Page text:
It was a revolutionary new theory in biology that most transformed thought, and thus action. In 1859 there was published in London Charles Darwin’s On the Origin of Species by Means of Natural Selection. It rested in the study of natural history, the long record of the hundreds of thousands of years of organic life on earth.
Already well established by geologists and paleontologists, this record told of the rise, the development, and sometimes the disappearance of thousands of different forms of plant and animal organisms, or species. The record appeared to contradict the biblical book of Genesis, which described all forms of life as having been made by a Creator in the space of a single week about six thousand years ago.
Darwin (1809-1882) found one clue to the past in Malthus’s Essay on Population, which maintained that organisms tended to multiply to a point where there was not sufficient food for them all. In the intense competition for food, some of these organisms did not get enough and died. This was the struggle for existence. Darwin next asked himself what determined that certain individuals would survive and that others would die. Obviously, the surviving ones got more food, better shelter, better living conditions of all sorts.
If they were all identical organisms, then the only explanation would have to be some accidental variation in the environment. But it was clear from observation that individual organisms of a given species are not identical. Variations appear even at birth. Thus in a single litter of pigs there may be sturdy, aggressive piglets and also a runt, who is likely to get shoved aside in suckling and starve. In the struggle for existence, the runt is proved “unfit.”
This was the second of Darwin’s key phrases—the survival of the fittest. The organism best endowed to get food and shelter lives to procreate young that will tend to inherit these favorable variations. The variations may be slight indeed, but over generations they are cumulative; finally an organism is produced that is so different from the long-distant ancestor that it can be considered to be a new species. This new species has evolved by the working of natural selection. Plant and animal breeders had long made use of this process and had even directed it by breeding only the most desirable strains.
Darwin held that the variations in individuals of the same species at birth are accidental and that they are generally transmitted through inheritance. Darwin’s theory was later modified as scientists concluded that the important variations in the evolutionary process were not so much the numerous tiny ones Darwin emphasized but rather bigger and much rarer ones known as mutations.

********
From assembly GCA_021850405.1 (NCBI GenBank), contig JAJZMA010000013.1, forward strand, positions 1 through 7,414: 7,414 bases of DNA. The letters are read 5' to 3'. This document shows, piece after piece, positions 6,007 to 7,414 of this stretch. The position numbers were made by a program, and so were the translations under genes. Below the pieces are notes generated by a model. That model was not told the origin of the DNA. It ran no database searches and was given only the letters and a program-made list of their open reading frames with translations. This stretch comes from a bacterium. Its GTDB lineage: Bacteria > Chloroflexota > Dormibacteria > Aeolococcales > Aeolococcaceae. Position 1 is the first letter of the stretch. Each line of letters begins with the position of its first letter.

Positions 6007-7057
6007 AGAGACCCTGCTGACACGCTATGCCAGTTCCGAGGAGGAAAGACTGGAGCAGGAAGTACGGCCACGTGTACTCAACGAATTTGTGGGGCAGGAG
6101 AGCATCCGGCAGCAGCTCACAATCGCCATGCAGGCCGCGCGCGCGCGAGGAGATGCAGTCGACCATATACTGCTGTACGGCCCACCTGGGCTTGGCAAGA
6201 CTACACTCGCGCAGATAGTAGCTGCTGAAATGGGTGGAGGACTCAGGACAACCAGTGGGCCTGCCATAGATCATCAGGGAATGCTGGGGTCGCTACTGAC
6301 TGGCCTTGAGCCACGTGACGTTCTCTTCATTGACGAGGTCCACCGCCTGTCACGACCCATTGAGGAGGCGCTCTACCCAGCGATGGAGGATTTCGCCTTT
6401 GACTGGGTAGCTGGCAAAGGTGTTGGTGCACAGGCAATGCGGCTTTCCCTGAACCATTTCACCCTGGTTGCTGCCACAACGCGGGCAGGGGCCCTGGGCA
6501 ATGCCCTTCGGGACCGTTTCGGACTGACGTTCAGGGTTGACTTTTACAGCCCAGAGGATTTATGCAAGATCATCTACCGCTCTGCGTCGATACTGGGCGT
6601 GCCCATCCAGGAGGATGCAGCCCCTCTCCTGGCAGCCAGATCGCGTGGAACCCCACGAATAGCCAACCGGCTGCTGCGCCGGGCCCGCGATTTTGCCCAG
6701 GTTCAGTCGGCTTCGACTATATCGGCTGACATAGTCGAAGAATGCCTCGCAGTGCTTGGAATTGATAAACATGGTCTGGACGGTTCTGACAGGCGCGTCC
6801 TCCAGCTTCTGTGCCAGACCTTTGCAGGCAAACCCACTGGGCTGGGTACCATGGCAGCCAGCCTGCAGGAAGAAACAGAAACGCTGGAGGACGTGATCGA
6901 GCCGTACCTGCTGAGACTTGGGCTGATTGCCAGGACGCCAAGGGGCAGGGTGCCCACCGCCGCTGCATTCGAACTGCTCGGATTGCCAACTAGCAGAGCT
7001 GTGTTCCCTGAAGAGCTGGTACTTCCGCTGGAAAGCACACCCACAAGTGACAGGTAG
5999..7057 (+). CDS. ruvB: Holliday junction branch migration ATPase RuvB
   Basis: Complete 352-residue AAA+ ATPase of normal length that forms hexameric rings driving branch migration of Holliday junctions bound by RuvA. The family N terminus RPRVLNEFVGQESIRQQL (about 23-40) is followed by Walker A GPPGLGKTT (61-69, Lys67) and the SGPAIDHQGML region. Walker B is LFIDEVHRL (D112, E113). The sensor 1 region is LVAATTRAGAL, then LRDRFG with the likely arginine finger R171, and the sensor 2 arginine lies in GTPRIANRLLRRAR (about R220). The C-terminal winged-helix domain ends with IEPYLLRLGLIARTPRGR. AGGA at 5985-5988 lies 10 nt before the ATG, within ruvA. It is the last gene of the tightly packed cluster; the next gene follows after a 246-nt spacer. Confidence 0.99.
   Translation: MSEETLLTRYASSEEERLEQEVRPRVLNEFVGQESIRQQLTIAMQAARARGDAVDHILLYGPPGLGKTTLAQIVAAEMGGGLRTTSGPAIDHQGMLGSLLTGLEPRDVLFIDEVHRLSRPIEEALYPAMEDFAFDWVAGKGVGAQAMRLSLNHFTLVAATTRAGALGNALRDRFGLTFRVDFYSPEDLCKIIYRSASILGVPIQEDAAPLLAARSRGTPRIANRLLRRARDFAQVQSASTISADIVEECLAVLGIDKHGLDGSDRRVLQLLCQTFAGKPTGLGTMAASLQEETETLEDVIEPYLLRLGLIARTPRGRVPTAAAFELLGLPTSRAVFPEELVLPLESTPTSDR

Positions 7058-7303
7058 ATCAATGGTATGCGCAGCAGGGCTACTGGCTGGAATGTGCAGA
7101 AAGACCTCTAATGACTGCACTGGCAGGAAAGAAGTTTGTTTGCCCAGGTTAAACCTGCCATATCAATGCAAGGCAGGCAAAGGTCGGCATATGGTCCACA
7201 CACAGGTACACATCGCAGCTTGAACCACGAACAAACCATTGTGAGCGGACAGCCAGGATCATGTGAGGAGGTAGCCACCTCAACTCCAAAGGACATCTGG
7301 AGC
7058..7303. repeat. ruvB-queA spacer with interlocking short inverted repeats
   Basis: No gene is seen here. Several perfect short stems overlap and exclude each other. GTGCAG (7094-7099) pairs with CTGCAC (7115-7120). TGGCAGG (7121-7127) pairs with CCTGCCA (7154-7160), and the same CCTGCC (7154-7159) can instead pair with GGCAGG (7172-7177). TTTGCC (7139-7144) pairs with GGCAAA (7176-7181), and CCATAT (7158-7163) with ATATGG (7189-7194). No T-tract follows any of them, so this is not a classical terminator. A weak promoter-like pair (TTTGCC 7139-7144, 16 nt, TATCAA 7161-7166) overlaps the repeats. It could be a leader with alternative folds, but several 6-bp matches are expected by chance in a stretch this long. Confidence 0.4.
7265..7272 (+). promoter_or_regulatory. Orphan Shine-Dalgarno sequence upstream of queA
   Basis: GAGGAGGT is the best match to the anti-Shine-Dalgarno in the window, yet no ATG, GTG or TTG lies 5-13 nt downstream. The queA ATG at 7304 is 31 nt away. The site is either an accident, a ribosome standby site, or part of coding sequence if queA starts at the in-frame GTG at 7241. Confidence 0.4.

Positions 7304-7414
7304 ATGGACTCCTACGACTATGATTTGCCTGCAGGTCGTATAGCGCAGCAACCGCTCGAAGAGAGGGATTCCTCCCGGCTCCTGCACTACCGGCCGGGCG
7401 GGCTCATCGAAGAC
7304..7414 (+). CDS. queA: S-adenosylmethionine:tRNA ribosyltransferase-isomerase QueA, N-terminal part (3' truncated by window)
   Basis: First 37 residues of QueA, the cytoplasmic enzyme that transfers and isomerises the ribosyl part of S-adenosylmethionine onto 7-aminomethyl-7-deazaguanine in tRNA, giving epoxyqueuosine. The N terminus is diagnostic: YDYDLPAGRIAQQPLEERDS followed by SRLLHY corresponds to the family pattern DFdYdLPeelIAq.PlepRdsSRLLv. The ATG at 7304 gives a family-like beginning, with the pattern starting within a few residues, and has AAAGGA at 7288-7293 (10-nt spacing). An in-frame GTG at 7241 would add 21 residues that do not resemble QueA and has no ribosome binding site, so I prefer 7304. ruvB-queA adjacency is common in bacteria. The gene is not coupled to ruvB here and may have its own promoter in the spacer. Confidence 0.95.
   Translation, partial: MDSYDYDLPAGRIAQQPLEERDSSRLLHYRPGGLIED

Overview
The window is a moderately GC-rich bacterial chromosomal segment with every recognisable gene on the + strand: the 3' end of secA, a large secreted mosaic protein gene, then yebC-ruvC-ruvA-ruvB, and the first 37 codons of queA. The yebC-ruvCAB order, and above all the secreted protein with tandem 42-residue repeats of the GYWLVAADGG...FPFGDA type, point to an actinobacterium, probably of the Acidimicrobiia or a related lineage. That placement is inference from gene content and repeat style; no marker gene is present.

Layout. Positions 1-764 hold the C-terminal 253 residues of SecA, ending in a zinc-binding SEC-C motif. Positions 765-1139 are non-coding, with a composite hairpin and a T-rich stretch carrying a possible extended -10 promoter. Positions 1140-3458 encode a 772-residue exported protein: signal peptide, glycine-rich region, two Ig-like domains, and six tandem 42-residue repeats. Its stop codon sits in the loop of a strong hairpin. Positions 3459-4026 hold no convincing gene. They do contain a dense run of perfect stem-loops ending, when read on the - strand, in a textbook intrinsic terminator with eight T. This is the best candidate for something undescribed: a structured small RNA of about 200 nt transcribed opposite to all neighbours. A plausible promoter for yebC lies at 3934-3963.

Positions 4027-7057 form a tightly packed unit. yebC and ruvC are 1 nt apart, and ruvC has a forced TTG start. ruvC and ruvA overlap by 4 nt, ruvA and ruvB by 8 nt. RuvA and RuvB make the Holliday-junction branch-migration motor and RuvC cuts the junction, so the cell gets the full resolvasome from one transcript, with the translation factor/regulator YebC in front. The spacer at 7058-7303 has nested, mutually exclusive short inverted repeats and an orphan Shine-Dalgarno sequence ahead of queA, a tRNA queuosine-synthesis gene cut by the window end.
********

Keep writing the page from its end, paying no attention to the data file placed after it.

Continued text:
The actual mechanism of heredity we know much better than Darwin did, thanks to the Austrian priest Gregor Mendel (1822-1884), whose experiments with crossbreeding garden peas laid the scientific basis of modern genetics and its study of genes and chromosomes.
The Origin of Species became a best seller, reviewed all over the world. The major reason for this attention was almost certainly the challenge that orthodox Christians felt they found in the book. Darwin received such wide attention because he seemed to provide for the secularist a process (evolution) and a causal agent (natural selection), where before there had been only vague “materialistic” notions that emphasized accident rather than order.
He also seemed to have struck a final blow against the argument, still very popular in Victorian times, that the organic world was full of evidence of God, the great designer. Finally, Darwin gained notoriety because of the frequent, though quite wrong, accusation that he made the monkey the brother of man. Later, in The Descent of Man (1871), Darwin carefully argued that Homo sapiens was descended not from any existing ape or monkey but from a very remote common primate ancestor.
The Origin of Species stirred up a most heated theological controversy. Fundamentalists, both Protestant and Catholic, damned Darwin and much of science itself. But the Catholic church and many Protestant bodies eventually viewed Darwinism as a scientific biological hypothesis, neither necessarily correct nor necessarily incorrect.
Most Christians tacitly accepted sufficient modification of Genesis to accommodate the scientist’s time scale, and they adjusted the classic theological arguments to propose a God who worked through organic evolution.
Moreover, it was quite clear to reflective individuals that nothing any scientist could produce could give the ultimate answers to the kind of problems set by the existence of God; it was quite clear to them that just as God’s eye is on the sparrow, it must once have also been on the dinosaur.